(Dow Jones) The Securities and Exchange Commission on Wednesday voted unanimously to give final approval to long-awaited rules requiring investment advisors to give clients narrative brochures containing "plain English descriptions" of the advisors' businesses, services and conflicts of interest on Form ADV Part 2.
Right now, the brochure contains advisors' responses to series of multiple-choice and fill-in-the-blank questions organized in a "check-the-box" format, which regulators believe isn't helpful.
SEC Chairman Mary Schapiro said the disclosures now will be "presented in consistent, uniform manner allowing investors to compare information between brochures, and therefore between advisors."
The rule expands the content the brochures will cover to include things like performance-based fees, investment strategies, codes of ethics and brokerage practices.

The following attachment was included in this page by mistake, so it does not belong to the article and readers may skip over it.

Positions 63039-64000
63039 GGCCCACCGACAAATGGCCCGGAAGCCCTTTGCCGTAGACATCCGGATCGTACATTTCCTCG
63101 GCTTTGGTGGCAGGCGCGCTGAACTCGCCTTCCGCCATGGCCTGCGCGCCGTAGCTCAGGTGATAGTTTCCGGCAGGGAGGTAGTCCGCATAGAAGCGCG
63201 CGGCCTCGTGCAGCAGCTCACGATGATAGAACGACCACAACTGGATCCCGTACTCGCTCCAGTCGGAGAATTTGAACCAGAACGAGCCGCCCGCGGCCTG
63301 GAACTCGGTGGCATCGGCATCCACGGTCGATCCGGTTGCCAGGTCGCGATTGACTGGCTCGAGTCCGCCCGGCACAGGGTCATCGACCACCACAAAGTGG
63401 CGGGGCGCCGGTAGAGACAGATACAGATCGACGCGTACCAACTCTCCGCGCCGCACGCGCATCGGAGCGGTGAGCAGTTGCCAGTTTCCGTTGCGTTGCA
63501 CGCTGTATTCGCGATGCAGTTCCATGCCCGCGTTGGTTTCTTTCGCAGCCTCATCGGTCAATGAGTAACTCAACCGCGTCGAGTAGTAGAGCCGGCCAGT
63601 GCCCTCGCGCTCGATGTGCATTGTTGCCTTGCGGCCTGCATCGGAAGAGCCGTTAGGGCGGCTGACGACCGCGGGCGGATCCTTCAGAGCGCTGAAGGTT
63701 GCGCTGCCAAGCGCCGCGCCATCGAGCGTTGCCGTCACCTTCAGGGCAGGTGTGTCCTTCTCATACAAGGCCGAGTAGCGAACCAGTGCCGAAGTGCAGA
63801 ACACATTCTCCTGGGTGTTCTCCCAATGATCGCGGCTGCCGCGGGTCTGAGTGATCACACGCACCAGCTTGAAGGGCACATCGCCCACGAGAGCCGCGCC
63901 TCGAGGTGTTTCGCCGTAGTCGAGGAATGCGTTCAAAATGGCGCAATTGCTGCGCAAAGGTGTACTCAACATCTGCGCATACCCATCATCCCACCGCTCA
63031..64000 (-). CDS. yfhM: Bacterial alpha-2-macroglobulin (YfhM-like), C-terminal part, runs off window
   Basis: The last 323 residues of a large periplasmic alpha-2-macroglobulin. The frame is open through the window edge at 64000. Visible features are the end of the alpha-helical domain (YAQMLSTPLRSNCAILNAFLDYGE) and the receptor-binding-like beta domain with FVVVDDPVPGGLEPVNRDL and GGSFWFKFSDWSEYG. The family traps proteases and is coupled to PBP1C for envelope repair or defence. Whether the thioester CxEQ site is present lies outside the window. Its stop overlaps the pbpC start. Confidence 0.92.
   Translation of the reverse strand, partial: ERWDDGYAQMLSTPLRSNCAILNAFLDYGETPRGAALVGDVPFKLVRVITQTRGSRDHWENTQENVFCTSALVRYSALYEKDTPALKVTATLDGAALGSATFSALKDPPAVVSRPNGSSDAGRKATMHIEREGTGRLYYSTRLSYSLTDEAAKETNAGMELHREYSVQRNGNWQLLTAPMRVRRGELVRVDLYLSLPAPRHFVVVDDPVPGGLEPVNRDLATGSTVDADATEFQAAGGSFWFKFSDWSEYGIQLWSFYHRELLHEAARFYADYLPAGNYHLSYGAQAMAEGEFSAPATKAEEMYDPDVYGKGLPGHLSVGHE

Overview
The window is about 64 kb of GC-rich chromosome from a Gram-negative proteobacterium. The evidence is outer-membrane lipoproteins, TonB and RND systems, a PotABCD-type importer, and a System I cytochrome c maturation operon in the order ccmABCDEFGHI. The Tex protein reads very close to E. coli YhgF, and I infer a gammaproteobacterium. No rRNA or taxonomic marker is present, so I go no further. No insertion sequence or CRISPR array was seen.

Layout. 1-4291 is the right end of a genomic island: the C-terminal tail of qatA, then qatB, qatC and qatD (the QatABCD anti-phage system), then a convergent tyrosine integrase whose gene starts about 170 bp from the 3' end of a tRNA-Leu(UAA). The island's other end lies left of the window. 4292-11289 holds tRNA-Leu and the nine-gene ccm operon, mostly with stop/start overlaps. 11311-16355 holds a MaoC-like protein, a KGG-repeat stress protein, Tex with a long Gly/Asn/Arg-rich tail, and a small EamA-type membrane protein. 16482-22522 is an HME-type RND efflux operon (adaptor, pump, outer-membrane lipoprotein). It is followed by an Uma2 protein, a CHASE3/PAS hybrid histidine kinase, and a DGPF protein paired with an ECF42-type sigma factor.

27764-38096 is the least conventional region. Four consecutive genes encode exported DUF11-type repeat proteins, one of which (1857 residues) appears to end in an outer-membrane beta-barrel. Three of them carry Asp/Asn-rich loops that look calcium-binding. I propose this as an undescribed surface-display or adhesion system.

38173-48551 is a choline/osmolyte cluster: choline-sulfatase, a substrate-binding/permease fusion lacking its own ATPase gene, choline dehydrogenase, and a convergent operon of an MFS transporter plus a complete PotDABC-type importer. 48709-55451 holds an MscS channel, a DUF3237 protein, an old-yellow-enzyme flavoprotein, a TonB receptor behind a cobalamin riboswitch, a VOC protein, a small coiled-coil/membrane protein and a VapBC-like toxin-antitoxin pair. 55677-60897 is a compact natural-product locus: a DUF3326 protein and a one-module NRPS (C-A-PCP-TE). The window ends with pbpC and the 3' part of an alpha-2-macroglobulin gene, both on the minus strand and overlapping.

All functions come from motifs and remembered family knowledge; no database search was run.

Investment advisors are grateful to see the change toward a more user friendly disclosure device.
"We've been advocating that the SEC finalize this rule for 10 years," said Investment Adviser Association General Counsel Karen Barr. "This is critically important for clients," who will get upfront disclosures about advisers' compensation, conflicts of interest, and disciplinary sanctions.
The SEC's rule comes the same day President Barack Obama signs a sweeping financial-overhaul bill that puts in place a new consumer protection bureau to curb market abuses and help retail investors decode the complex financial world.
Schapiro, meanwhile, has said she wants agency staff to make sure all public companies' disclosures are concise and easy to understand.
Putting legal disclosures into readable narratives poses some challenges for companies. "There tends to be pushback from attorneys," said Deborah Bosley, a University of North Carolina English professor who consults with companies on clarifying their corporate filings. "Attorneys are used to their own language. They're comfortable with their own language. Part of the issue now is getting them more comfortable with transparent language that is still legal."
Bosley predicted the SEC's new rule will help investment advisors win trust from their clients that may have tarnished in the financial crisis. "Some of these investment houses are going to grab onto this as a marketing opportunity," she predicted.